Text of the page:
Most teams don’t need the additional complexity, though, and are better served to avoid it. Applications with a user base in the low thousands will likely not need much beyond the standard configuration provided with frameworks such as Spring Boot or .Net Core. You start with just the infrastructure you need, avoid solving problems you don’t have and leverage only select offerings from cloud providers.

Insight #2: Consistently Making the Right Infrastructure Choices is Hard

Rahul Subramaniam: “We have far too many choices; making the right choices is extraordinarily hard. When you build a Spring Boot application, the number of deployment choices you make is ten times what it was even five years ago.”

“I’ve seen teams that put together really large CI/CD pipelines that run thousands of builds a day. The problem is, it works for 50% of the teams really well, and the other half are struggling. For developers building Java-based systems, it works great, but those that are doing Android development, it doesn’t support mobile applications well,” added Hahn.

The NoOps approach has a key dimension that extends beyond automation. The infrastructure landscape is continually evolving, and developers are faced with a growing array of choices as they deploy and manage applications. How can teams know which are the right tools to pick? There are too many out there to be an expert on all of them.

Consider the area of observability, where choices range from open-source solutions such as Prometheus and Grafana to commercial offerings such as Dynatrace and DataDog. Is the extra value added by the commercial offerings worth it? Is it a requirement for your application?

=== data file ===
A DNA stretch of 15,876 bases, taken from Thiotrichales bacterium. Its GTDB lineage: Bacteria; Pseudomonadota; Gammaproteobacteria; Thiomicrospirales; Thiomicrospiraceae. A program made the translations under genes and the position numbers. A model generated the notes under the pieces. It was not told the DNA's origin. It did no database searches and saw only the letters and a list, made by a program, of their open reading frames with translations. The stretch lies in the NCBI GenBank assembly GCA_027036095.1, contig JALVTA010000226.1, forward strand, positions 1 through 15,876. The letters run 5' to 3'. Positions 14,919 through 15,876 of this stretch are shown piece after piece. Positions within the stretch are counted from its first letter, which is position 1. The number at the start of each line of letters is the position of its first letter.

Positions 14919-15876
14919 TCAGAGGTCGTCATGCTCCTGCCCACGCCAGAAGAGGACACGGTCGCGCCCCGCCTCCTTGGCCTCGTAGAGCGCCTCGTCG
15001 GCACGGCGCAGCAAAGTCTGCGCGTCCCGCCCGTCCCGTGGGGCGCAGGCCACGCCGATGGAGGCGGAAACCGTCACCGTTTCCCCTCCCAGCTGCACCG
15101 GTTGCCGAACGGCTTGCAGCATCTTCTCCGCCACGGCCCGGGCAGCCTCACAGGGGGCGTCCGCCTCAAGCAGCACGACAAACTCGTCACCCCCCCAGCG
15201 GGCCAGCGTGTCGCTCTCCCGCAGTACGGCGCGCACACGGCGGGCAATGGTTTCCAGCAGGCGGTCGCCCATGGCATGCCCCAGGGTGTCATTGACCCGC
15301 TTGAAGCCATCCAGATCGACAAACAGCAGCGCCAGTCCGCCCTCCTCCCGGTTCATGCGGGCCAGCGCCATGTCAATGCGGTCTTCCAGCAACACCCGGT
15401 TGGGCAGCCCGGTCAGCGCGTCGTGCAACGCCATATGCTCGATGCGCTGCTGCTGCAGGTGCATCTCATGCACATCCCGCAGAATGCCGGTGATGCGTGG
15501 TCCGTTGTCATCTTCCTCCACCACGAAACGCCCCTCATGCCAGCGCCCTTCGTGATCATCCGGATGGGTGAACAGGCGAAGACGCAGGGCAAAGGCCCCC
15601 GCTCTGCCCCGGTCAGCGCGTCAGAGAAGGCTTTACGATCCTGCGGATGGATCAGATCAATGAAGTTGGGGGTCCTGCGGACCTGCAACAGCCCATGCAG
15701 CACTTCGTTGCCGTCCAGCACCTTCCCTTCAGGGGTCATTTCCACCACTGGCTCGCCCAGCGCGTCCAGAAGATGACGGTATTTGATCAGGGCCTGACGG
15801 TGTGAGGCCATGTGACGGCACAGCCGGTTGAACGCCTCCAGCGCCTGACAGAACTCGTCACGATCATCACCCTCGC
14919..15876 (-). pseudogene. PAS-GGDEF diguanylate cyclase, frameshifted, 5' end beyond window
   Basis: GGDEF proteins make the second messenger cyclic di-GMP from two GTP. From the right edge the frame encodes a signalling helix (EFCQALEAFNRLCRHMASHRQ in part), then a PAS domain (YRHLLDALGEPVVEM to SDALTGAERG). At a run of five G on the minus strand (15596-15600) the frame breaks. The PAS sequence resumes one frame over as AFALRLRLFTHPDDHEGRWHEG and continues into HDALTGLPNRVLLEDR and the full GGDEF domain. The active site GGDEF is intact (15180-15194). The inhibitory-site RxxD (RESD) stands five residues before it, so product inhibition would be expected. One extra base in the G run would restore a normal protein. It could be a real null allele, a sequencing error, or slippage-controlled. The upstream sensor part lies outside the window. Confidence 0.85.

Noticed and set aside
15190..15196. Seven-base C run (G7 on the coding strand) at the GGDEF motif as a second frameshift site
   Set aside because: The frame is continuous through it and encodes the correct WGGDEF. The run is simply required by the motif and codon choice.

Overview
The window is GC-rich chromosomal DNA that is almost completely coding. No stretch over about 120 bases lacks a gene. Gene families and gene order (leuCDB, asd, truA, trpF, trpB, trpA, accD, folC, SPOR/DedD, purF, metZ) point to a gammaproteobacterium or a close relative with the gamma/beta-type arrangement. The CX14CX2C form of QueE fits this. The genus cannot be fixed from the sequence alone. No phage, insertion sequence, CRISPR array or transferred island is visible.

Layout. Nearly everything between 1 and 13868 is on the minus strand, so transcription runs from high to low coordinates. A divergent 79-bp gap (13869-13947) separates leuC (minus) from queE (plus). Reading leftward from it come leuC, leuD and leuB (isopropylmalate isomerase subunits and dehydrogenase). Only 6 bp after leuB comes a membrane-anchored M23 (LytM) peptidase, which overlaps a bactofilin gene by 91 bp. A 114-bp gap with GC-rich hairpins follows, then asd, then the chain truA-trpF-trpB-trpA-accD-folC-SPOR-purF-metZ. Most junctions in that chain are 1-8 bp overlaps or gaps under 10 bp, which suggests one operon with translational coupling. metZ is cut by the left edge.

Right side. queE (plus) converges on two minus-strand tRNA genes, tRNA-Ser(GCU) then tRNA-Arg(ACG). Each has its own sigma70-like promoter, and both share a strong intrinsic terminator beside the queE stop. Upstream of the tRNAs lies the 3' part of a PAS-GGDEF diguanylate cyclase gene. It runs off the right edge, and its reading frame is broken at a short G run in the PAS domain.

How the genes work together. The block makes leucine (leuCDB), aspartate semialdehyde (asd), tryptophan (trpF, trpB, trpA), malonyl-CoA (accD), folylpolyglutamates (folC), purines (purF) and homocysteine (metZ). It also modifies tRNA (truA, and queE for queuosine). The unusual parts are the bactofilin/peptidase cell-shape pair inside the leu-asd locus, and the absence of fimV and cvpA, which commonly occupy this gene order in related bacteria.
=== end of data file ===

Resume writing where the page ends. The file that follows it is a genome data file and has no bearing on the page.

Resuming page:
It can be difficult to say, upfront. Oftentimes, the best way to learn how to operate your service is to operate your service. Starting with an opinionated, bundled solution gets you started quickly and puts you in a position where you can learn those lessons. With NoOps, the infrastructure arrives ready-to-go, right out of the box. You can focus on your core business function and not worry about the deployment mechanism. This shrinks the surface area where errors may occur, and improves the efficiency of development teams. From a management perspective, the reduced cost is also quite appealing.

Mark Hahn offered a different perspective on this topic. He noted that if there is one opinionated CI/CD framework, it may suit some teams well but not the others. Teams that develop various components may have different requirements; thus, they may need the option to build their own pipelines. This is a consideration to keep in mind as organizations seek to adopt the NoOps philosophy.